About muscles and strength training:
1) How does a muscle grow?
2) Become stronger?
3) What happens to a muscle for it to grow/become stronger?
4) What is progressive resistence strength training?
5) How do you measure intensity?
6) Machines are ideal for?
7) Free weights are ideal for?
8) Isolation VS compound movements ?
9) How much recovery time does a muscle group need?
10) How much recovery time does the Body need?
11) What are energy pathways ?
12) When does Anerobic become Aerobic ?
13) Soreness - why does it happen ?
14) Volume training is ideal for ?
15) High Intensity is ideal for?
1)thickening of the muscular fibers. growing of new fibers afaik not possible for humans
2)grow and/or adaption of the CNS
6)getting big isolated muscles without intermuscular coordination. for nothing
8)compound, strength wise
12)its the other way round ... when does aerobic become anaerobic. at about the point where 60% of the muscle is contracted. sweating only due to aerobic stuff. it is no "switch" at that point, it is just that anaerobic is more important after that point
13)microwounds in the muscle on fiber-level
And here we have ronin69 making a bid for the longest thread on Bullshido history. :happy10:
13. Repititions build something called lactic acid. The reason is unimportant partially because I have forgotten why and don't care to search again. To get rid of it, you need circulation to the affected areas to flush out the toxins and antioxidative properties lactic acid possesses. Warm downs, dynamic stretching and drinking water will all help.
11. No freaking idea.
10. Recovery time is dependent on the individual; his or her current level of fitness, amount and type of exercise down, and diet.
9. 48 hours is usually a good bet if you are doing weights. A back, chest, and legs split done three workouts per week will give the muscles one whole week to rest. That is how Piz Doff split's his. (Other time constraints as well.)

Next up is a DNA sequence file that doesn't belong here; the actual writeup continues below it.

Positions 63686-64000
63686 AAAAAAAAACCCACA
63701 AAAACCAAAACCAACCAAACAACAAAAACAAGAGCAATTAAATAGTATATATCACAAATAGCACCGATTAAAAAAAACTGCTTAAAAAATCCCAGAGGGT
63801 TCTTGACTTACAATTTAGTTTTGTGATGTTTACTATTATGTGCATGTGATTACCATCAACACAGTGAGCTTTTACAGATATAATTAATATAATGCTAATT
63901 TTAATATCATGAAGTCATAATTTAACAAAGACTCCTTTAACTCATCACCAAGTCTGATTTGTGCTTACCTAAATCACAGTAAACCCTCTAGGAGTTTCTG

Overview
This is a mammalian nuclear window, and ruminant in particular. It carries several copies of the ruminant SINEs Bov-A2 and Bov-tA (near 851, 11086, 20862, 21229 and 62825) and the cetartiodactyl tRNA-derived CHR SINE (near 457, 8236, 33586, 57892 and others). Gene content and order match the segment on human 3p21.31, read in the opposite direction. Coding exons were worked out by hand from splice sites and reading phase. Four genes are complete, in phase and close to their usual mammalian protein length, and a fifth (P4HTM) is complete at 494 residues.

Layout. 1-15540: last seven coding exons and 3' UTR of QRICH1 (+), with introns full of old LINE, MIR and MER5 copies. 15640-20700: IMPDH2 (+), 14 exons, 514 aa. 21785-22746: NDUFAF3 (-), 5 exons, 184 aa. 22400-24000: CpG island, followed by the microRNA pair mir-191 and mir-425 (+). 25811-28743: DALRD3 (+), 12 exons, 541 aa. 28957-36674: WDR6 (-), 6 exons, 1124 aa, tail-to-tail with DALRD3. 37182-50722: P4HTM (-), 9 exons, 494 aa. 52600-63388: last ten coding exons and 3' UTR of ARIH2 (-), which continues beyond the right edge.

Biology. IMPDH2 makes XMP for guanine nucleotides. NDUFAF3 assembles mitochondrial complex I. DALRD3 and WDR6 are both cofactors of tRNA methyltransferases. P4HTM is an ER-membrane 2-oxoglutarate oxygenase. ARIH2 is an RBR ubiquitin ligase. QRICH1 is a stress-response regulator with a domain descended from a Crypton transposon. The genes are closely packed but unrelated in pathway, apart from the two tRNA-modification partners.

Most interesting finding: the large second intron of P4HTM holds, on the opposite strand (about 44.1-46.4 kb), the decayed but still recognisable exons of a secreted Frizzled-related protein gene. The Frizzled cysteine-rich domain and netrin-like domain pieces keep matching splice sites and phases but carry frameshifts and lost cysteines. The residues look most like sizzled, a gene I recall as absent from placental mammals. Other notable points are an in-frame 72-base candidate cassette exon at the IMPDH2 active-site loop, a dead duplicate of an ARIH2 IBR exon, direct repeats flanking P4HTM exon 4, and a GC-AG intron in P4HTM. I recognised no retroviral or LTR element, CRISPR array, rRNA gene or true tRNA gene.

8. Compound movements involve multiple joints and muscle groups. Isolation typically only works one joint. Examples of compound movements include manly exercises like squats, bench press, pullups, and inverted pushups. Isolation movements include movements like bicep curls, calf raises and my beloved gluteal extensions.
Compound movements also stimulate the most hypertrophy and strength growth. Compound movements should generally be done first in a workout.
6. 7. Machines versus Free Weights
Free weights are ideal for building stabilizing muscles as there are less stabilizing from machines. Machines are better for those recovering from injury and have weaker body parts so therefore need the added stabilization a machine gives.
4. Lift more weight and/or do more reps every time you workout. :)
Last edited by PizDoff; 11/25/2004 11:17am at .
I thought a thread with the most common questions in ONE thread, would be a good thing.
Also, I wanted MORE info than the STD crap that almost everyone knows.
And I am sure that our good body Tae_Bo Master will help :)
Those who esteme qi have no strength. ~ Exposition of Insights into the Thirteen Postures Attrib: Wu Yuxiang founder of Wu style tai chi.
Originally Posted by Stickx
Not when you are trying to make a thread for all to reference...
Last edited by Ronin; 11/25/2004 12:55pm at .
if anyone else did it they'd be raped by insults. Oh the highschool drama this place envokes.
Save your breath, when I've had enough I'll leave
Oh Ronin you evil evil man. Trying to suck all of the knowledge out of my brain huh? And asking a variety of questions you damn well know I can't leave alone. This is gonna take for fucking ever. *sigh*
Here we go....
Oh, and since you wanted to be an ass making this thread, I'm gonna postwhore and make a different post for each answer.
1. How does a muscle grow? Hypertrophy. What it comes down to is that the proteins in the muscle cell break down due to stress. The body responds to this breakdown by adding more proteins and other compounds to the cell. This is done in an over-compensating manner, which is consistent with all healing processes in the body.
2. Become stronger? This is primarily a CNS adaptation. The majority of strength increases come from the CNS learning how to fire the muscles more efficiently. Motor neurons transfer signals faster, the CNS learns optimal ratios of fibers to recruit for exactly the work required. And the body learns how to recruit muscle fibers with better synchronization.
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